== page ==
On November 15, 2015, Board Member Susan Frant offered the following d’var (sermon) at a board meeting of Congregation Beth David in Gladwyne, Pennsylvania. The Torah portion for that week was Toldot, Genesis 25:19-28:9. In Susan’s teaching, she focuses on Genesis 25:27-34, which centers on Esau spurning his birthright. How does this relate to climate disruption and our need to act? Read on to find out.
When Isaac’s twins grew up, Esau became a skillful hunter, a man of the outdoors; but Jacob was a mild man, who stayed in camp. Once when Jacob was cooking a stew, Esau came in from the open, famished. Many translate this as “tired” or “exhausted,” not “famished.” And Esau said to Jacob, “Give me some of that red stuff to gulp down, for I am” tired. Jacob said, “First sell me your birthright.” So he sold his birthright to Jacob. Jacob then gave Esau bread and lentil stew; and he ate and drank, and he rose and went away. Thus did Esau spurn the birthright. (Genesis 25:27-34)
Certainly there were benefits associated with the birthright, but there were also responsibilities. From Rashi we learn that Esau’s exhaustion is more spiritual than physical. He is tired of the obligations of family life, tired of the responsibilities associated with Jewish living, and weary of the limitations placed on him daily by his pledge to the future. Would it not be easier simply to ignore tomorrow and live only for today? And so, with the stew as collateral, Esau abandons his future.
Many commentaries point out that Torah admonishes us not to live exclusively for the moment lest we forget that tomorrow will bring new challenges and new blessings. The Torah portion Toldot highlights the struggle between this instant and the thousands of tomorrows that follow.
I relate this Torah portion to the very serious issue of climate disruption where birthright is a sustainable, livable—that is, inhabitable, G-d given planet. Related to this we could talk about farmers who allow fracking to “save the farm” when fracking leads to contaminated water and earthquakes. We could cite drivers who buy gas guzzling vehicles when driving them leads to an increase in greenhouse gasses that contributes to climate disruption. We could point to eating red meat where it was reported in 2012, that the world’s 1.5 billion cattle contributed nearly 18% of all greenhouse gases, more than cars, planes and all other transportation put together. We could talk about powering our digital, electronic world with fossil fuels where wind and solar power do not emit greenhouse gasses and therefore, the total cost to humankind is much less than burning fossil fuel. We could go on. But I won’t.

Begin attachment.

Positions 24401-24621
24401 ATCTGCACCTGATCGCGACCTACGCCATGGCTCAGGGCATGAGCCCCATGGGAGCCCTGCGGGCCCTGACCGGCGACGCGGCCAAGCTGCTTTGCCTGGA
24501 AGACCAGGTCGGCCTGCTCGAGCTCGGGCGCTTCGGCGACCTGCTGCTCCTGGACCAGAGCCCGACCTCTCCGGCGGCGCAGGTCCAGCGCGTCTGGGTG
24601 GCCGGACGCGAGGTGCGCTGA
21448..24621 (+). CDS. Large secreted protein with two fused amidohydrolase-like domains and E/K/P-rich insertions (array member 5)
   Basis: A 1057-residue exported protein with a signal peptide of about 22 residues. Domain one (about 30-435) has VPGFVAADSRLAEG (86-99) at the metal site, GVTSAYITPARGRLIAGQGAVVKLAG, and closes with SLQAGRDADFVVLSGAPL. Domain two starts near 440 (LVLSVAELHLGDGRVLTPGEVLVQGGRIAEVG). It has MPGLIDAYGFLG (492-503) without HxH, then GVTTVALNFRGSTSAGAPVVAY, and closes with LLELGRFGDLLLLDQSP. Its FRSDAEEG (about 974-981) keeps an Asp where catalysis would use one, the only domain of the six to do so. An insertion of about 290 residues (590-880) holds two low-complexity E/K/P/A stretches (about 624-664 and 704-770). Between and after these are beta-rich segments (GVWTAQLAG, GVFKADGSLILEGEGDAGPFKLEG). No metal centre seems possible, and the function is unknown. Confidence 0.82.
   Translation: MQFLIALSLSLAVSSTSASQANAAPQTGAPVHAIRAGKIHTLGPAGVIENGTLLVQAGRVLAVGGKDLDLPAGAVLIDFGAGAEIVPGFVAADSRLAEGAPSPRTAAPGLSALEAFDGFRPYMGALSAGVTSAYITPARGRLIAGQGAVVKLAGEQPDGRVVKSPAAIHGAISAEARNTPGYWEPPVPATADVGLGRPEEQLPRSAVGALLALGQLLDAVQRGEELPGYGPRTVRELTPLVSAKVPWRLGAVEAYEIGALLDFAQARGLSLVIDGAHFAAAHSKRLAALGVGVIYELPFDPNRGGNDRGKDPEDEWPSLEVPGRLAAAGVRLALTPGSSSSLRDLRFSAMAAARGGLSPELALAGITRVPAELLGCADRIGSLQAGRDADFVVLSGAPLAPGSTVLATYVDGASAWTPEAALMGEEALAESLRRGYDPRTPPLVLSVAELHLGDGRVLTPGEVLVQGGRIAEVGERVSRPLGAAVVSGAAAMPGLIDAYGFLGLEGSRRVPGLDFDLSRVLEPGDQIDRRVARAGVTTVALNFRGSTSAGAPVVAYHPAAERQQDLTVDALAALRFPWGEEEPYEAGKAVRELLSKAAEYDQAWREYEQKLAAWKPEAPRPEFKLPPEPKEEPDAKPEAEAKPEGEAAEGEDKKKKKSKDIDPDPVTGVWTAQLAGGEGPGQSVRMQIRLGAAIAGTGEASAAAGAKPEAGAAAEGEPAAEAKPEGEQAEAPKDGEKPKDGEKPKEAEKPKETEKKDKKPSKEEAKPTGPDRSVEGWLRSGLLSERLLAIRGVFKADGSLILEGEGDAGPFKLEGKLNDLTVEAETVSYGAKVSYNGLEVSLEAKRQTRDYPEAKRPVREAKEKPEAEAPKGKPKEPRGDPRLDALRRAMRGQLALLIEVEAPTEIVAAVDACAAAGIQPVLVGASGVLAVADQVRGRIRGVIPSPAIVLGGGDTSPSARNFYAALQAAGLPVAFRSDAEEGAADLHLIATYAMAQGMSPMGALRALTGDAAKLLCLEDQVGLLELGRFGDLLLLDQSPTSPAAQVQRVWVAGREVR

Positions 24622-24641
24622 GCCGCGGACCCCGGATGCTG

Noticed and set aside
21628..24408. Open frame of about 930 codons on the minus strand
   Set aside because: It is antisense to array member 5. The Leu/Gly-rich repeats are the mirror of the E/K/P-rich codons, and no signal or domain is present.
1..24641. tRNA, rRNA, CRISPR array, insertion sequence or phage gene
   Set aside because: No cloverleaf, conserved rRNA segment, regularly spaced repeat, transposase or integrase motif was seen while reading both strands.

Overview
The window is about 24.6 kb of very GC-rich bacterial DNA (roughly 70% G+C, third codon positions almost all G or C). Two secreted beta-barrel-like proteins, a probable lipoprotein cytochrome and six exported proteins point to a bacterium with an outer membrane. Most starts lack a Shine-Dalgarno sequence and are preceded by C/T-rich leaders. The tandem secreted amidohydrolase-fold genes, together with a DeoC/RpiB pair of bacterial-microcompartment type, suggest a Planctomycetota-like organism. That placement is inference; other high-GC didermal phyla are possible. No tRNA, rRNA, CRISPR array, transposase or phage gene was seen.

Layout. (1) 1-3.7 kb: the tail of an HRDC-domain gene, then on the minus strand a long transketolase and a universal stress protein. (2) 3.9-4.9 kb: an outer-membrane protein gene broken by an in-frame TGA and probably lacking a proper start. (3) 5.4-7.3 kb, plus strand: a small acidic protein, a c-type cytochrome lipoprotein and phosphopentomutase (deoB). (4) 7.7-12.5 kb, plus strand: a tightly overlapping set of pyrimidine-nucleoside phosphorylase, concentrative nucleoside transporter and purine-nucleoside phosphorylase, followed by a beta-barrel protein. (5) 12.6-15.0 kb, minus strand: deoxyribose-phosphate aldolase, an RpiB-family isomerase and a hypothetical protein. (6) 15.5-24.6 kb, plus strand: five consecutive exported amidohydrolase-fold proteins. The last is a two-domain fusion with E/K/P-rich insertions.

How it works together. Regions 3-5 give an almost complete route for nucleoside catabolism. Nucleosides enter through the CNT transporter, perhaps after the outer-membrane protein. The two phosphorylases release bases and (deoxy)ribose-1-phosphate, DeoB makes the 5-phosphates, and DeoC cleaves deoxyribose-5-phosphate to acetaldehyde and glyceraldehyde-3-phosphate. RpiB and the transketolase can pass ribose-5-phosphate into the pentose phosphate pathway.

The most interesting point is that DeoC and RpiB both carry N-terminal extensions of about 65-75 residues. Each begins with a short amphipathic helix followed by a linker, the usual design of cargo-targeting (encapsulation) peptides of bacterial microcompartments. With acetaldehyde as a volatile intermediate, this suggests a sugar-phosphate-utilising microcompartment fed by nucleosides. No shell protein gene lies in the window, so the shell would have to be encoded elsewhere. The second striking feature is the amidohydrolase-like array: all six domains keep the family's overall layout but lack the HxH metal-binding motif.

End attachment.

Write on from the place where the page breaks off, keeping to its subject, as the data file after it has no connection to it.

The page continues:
Rather, let me conclude by asking you to raise your hand if you believe you are a contributing member of the society. Look around. We are the people that are referred to in the statement that says: we are the FIRST generations to witness and feel the effects of climate disruption AND the LAST generations to be able to take actions that will have a significant impact on mitigating the magnitude of what is to come. Let me repeat: the first to witness the effects and the last to be able to take significant action.
I hope when our children or grandchildren ask what we did to change the trajectory of global climate disruption, to preserve their birthright of a sustainable, livable, beautiful G-d given world, I hope our answer doesn’t include that we were busy eating stew! Thank you.
Things to read and to watch:
This Changes Everything* by Naomi Klein
The Sixth Extinction by Elizabeth Colbert
Merchants of Doubt* by Eric M Conway and Naomi Oreskes
Laudato Si by Pope Francis**
*also a movie